No. You can’t really do that intentionally – it either happens or it doesn’t. It’s a reflection of the music and the vibe. That’s just always been our vibe for some reason. I can’t really figure it myself. People love to dance to our music and will dance all night. It’s just something in the sentiment of our music. It resonates with people in a way that gives them positive energy.
Maybe it’s the authenticity and simplicity that people are drawn to. The band doesn’t try to come across as anything other than what it is. The music touches a fundamental place in the heart of audience.
Well, I think you answered it better than I did. There you go.
This interview is for your upcoming show at Suwannee Spring Reunion. Will the band be premiering any new music at the event?
Most of the times I’ve seen Donna the Buffalo play were at Spirit of the Suwannee Music Park. Do you have any particular moments that stand out?
There’s so many! It’s all somewhat of a blur. We’re part of the Suwannee family and we’ve been there since the beginning. We’ve had plenty of good experiences and played music with so many wonderful musicians. It’s so hard to pick out certain moments. Every year is full of good moments and it becomes a big collage.
What are some things you like to do in your off time when you’re not on the road?
I like to play my fiddle and accordion, get exercise. I like to visit with friends and family. I like to eat many healthy home cooked meals. I do a little shopping.
You mentioned you like home cooked meals. Do you cook?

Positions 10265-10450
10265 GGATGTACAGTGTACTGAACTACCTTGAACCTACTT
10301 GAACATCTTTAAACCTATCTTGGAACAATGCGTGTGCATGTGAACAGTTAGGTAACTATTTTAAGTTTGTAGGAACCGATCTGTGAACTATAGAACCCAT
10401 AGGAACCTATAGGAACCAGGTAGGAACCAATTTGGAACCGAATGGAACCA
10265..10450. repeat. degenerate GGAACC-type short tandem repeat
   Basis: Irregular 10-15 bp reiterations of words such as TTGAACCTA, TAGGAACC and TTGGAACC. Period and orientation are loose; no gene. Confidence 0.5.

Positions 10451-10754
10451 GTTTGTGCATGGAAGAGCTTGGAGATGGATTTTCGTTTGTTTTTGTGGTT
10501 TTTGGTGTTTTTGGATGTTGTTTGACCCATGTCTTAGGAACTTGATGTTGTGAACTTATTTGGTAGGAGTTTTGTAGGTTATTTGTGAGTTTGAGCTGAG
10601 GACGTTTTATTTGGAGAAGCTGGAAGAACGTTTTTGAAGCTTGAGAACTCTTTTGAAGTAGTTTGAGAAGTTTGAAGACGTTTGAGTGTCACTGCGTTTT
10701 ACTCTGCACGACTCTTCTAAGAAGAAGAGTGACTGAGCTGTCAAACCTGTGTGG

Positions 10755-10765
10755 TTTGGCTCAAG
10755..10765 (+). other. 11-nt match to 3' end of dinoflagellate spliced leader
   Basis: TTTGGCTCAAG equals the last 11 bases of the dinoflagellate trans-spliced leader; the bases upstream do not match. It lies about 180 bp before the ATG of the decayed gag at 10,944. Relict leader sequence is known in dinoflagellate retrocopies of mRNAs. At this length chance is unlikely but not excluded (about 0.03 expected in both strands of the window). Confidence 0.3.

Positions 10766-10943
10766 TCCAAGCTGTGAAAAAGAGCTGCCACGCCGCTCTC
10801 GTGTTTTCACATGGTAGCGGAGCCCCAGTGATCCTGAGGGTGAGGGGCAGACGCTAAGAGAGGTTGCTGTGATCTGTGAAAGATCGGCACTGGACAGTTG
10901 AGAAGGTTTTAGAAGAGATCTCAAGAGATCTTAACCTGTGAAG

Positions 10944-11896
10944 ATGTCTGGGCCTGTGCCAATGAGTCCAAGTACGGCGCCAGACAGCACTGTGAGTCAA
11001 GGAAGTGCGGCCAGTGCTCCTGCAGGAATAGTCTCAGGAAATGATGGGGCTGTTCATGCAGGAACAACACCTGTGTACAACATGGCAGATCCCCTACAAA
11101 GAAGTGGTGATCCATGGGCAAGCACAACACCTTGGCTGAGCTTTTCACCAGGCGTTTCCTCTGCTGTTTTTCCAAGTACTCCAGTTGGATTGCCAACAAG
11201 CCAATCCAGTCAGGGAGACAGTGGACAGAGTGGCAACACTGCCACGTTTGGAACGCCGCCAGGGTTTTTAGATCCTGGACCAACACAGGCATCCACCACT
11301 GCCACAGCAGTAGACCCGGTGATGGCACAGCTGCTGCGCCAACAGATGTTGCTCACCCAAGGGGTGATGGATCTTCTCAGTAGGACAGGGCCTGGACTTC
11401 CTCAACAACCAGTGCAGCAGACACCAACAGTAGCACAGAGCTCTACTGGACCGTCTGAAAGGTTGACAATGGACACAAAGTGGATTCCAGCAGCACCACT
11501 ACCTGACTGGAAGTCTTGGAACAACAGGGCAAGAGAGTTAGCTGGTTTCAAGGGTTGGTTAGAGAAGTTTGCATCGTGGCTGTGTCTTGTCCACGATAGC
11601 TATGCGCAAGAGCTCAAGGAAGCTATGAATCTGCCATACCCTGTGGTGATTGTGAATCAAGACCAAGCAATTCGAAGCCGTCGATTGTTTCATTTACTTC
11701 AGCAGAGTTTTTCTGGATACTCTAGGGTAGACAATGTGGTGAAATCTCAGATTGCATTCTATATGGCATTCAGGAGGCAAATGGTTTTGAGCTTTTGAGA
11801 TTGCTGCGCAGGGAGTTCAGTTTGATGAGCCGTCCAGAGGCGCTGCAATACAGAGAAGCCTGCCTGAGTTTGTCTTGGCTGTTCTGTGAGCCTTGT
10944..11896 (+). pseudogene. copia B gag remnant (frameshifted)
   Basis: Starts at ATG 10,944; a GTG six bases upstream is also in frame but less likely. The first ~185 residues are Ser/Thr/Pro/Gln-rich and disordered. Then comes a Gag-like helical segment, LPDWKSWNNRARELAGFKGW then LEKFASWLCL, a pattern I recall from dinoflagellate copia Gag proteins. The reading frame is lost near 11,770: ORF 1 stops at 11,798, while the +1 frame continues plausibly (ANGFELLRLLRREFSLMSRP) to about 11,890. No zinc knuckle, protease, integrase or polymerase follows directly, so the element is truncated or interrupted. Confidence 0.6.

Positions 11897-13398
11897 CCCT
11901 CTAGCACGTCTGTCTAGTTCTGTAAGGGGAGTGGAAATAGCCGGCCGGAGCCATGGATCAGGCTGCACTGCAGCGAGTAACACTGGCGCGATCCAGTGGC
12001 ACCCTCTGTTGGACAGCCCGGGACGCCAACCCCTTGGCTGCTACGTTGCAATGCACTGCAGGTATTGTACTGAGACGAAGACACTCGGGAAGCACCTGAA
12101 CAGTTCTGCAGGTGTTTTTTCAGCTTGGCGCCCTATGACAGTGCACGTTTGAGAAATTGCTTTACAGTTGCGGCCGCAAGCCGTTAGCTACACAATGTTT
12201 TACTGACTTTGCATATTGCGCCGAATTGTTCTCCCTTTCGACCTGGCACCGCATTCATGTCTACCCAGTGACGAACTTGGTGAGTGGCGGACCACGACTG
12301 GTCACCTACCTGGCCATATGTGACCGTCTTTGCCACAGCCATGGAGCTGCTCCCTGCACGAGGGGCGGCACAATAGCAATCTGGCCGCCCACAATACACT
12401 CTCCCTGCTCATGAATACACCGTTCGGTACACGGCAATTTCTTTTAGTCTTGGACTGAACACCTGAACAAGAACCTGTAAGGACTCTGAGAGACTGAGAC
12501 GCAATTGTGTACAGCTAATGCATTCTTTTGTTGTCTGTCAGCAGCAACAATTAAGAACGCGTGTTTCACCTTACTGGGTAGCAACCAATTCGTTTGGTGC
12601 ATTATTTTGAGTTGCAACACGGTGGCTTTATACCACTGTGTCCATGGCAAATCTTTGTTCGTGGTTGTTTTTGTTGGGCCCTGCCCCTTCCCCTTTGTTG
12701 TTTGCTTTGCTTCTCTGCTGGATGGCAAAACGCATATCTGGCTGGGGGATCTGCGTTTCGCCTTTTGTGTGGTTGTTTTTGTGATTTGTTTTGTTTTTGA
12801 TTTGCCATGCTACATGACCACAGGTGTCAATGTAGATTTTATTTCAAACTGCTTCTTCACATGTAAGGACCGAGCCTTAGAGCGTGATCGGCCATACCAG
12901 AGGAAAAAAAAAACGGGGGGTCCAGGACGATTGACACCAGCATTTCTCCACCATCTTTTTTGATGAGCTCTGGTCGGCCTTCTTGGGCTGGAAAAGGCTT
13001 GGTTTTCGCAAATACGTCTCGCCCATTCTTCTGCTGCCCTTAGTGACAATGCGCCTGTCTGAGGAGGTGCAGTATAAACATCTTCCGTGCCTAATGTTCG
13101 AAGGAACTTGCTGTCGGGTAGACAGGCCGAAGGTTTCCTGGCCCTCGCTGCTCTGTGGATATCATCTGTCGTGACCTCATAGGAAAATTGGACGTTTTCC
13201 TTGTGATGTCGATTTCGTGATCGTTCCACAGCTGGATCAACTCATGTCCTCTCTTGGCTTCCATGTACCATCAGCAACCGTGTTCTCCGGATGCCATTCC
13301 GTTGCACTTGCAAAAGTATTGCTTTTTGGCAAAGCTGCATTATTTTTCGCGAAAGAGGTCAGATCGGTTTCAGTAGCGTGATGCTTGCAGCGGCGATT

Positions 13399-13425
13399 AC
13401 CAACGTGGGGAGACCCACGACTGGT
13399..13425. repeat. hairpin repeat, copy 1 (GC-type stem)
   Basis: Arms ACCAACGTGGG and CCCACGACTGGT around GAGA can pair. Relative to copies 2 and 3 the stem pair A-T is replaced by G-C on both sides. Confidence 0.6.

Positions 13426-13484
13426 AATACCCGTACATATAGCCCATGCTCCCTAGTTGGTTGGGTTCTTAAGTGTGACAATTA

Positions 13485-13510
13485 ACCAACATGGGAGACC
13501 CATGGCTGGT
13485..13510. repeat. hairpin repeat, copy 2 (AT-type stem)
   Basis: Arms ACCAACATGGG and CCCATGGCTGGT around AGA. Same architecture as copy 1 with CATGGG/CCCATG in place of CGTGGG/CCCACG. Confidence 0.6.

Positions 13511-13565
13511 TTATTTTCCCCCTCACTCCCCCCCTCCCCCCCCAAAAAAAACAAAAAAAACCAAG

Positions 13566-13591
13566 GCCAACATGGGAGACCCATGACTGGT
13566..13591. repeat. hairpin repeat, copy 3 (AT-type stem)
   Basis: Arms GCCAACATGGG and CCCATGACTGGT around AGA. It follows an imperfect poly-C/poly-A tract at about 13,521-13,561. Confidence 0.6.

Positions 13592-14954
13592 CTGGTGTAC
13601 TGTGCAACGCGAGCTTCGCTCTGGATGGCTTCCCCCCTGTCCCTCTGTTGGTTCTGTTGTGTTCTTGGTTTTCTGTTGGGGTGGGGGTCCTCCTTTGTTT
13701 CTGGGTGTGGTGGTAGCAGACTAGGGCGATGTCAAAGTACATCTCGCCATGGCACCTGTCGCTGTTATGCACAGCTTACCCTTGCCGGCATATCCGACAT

Yeah. I went vegan and gluten-free.
Is it hard to find healthy food on the road? How do you maintain vegan and gluten-free diet when it’s not always convenient?
It’s a lot easier now with Trader Joe’s and Whole Foods and a lot of the grocery stores carry organic items. You can always go to Indian restaurants and Thai and Vietnamese restaurants to find vegetables. We have a little kitchen on the bus for simple meals like breakfast and lunch. Culinary places are becoming a lot more evolved these days.
Last December, you played at the Ponte Vedra Concert Hall near Jacksonville, FL. You had the opportunity to play with Butch Trucks at one of his last shows. He is a great icon in our community that will always be greatly missed. Can you share with us what it was like playing with him?
The show was great. We had a great time. The audience was great. Butch Trucks and the band were really nice. We thought it worked really nicely. It was a good fit and chemistry. We were just different enough to be able to entertain everyone and have it be a full evening of entertainment. We got along great and talked about how we should do more shows together. [His death] came as a shock to everyone. It was really sad, but that was a great gig.
Thank you for sharing the experience. We’re looking forward to seeing you at Suwannee this week. Is there anything else you’d like to mention before we go?
We’re thrilled the crew there is continuing to have spring and fall events in Live Oak. We’re looking forward to it and we’re very happy to support it.
Photo by Bill Davis